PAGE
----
AC Circuit Analysis is created by rotating a coil within a magnetic field, and alternating voltages and currents form the basis of AC Theory.
More commonly called Direct Current or DCis a form of electric current or voltage that flows in only one direction around an electrical circuit, making it a "one-way" source.
In general, both DC currents and voltages are produced by power supplies, batteries, dynamo and solar cells, to mention a few.A DC voltage or current has a constant magnitude (amplitude) and a certain direction associated with it.For example, +12V represents 12 volts in a positive direction or 5 volts in a negative direction of -5V.
We also know that DC power supplies do not change their values over time, it is a constant value that flows in the direction of constant state.In other words, dc always maintains the same value, and a fixed one-way DC resource never changes or is negative unless its connections are physically reversed.An example of a simple DC or direct current circuit is shown below.
DC Circuit and WaveForm
On the other hand, the AC WaveFormis defined as a function that changes in both size and direction, more or less evenly over time, making it a "two-way" waveform.An AC function can represent a signal source in the form of an AC waveform that follows a power source or a mathematical sinusoid defined in the following figure in general: A(t) = A max *sin(2πεt).
To give the term AC or the full definition of Alternating Current, it refers to a waveform that changes over time in general, and the most common of these is called a Sinusoid, known as the Sinusoidal WaveForm.Sinusoidal waveforms are more commonly referred to as Sinus Waves by their short definitions.Sinus waves are one of the most important types of AC waveforms used in electrical engineering.
The shape obtained by drawing the instantaneous coordinate values of the voltage or current against time is called ac waveform.An AC waveform continuously changes its polarity every half cycle, ranging from a positive maximum value and a negative maximum value respectively over time, a common example of this is the domestic grid voltage supply that we use in our homes.
This means that the AC WaveForm is a "time-dependent signal" and that the most common type of time-dependent signal is that of the Periodic WaveForm.The periodic or AC waveform is the resulting product of a rotating electric generator.In general, the shape of any periodic waveform can be created using a basic frequency and overlapping it with harmonic signals of varying frequencies and amplitude.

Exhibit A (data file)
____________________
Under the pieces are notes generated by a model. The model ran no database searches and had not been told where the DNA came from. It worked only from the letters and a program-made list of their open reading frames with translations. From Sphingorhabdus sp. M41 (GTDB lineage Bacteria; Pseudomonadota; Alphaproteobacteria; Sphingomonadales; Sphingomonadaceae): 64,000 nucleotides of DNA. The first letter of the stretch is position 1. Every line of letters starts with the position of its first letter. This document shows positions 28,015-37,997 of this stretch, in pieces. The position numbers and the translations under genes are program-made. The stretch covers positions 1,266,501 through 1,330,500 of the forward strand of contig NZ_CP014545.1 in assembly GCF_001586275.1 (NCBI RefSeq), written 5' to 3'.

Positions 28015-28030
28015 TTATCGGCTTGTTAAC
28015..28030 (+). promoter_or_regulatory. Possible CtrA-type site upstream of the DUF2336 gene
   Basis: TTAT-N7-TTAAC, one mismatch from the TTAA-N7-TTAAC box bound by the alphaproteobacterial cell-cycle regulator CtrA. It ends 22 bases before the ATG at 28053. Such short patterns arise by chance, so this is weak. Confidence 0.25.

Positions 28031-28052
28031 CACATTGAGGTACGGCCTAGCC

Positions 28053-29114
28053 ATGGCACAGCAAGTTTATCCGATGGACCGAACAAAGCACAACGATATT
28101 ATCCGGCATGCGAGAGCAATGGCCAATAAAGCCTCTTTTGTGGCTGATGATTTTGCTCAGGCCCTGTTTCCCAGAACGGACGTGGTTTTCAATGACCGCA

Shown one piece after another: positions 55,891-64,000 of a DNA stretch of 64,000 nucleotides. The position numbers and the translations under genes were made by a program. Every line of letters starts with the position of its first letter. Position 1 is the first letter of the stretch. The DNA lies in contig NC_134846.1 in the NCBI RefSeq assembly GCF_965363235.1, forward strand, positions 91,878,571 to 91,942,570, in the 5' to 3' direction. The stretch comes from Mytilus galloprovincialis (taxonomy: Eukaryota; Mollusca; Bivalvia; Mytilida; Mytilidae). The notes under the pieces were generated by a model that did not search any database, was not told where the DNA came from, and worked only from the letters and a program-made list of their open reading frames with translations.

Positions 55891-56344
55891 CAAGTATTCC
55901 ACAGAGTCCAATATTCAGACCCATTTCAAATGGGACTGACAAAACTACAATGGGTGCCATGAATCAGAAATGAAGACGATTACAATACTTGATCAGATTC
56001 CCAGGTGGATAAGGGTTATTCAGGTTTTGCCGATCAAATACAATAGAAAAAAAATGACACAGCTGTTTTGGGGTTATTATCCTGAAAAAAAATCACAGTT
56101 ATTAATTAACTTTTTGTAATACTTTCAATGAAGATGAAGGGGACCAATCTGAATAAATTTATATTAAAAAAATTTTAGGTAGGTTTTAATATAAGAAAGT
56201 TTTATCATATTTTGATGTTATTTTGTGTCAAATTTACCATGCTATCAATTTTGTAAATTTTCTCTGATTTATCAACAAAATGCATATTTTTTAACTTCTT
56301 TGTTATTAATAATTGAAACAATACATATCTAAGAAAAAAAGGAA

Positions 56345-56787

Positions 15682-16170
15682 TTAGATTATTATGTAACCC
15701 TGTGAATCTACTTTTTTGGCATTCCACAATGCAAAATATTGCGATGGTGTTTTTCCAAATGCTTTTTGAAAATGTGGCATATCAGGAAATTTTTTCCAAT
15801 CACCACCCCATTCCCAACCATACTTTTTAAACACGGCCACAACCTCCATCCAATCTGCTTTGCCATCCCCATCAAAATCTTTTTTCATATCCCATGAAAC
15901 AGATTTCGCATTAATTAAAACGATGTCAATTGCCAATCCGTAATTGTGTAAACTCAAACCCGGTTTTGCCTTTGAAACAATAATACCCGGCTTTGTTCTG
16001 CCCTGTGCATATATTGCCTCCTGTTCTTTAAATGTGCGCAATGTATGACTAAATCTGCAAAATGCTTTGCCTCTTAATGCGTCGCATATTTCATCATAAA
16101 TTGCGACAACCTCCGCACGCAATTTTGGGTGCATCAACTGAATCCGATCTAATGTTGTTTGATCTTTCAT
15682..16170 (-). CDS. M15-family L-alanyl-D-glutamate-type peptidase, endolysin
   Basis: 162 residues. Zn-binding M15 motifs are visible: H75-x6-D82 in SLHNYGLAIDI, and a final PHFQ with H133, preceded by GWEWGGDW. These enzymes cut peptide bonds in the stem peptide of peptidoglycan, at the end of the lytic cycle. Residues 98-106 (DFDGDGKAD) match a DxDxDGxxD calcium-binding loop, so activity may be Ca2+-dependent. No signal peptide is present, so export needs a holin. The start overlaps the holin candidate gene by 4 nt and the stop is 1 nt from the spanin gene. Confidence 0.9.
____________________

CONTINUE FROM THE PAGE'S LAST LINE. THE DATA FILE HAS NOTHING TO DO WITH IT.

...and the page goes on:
Alternating voltages and currents cannot be stored in batteries or cells such as direct current (DC), it is much easier and cheaper to produce these quantities using alternators or waveform generators when necessary.The type and shape of an AC waveform depends on the generator or device that produces them, but all AC waveforms consist of a zero voltage line that divides the waveform into two symmetrical halves.The main characteristics of an AC WaveForm are defined as follows:
AC WaveForm Properties
- The period, (T), is the time in seconds that takes for the waveform to repeat itself from start to finish.This can also be called periodic time of waveform for sinus waves or Pulse Width for square waves.
- Frequency, (ε) is the number of times the waveform repeats itself in a second.The frequency is the opposite of the time period ( ε = 1/T), the unit of which is Hertz (Hz).
- Amplitude (A) is the size or density of the signal waveform measured in volts or amps.
In our tutorial on waveforms, we looked at different waveforms and said, "Waveforms are basically a visual representation of a voltage or change of current drawn on a time base."In general, for AC waveforms, this horizontal baseline represents the zero condition of voltage or current.Any part of the AC-type waveform on the horizontal zero axis represents a voltage or current flowing in one direction.
Similarly, any part of the waveform that falls below the horizontal zero axis represents a voltage or current that flows in the opposite direction to the first.Usually for sinusoidal AC waveforms, the shape of the waveform above the zero axis is the same as the shape below it.However, this is not always the case for most non-power AC signals, including sound waveforms.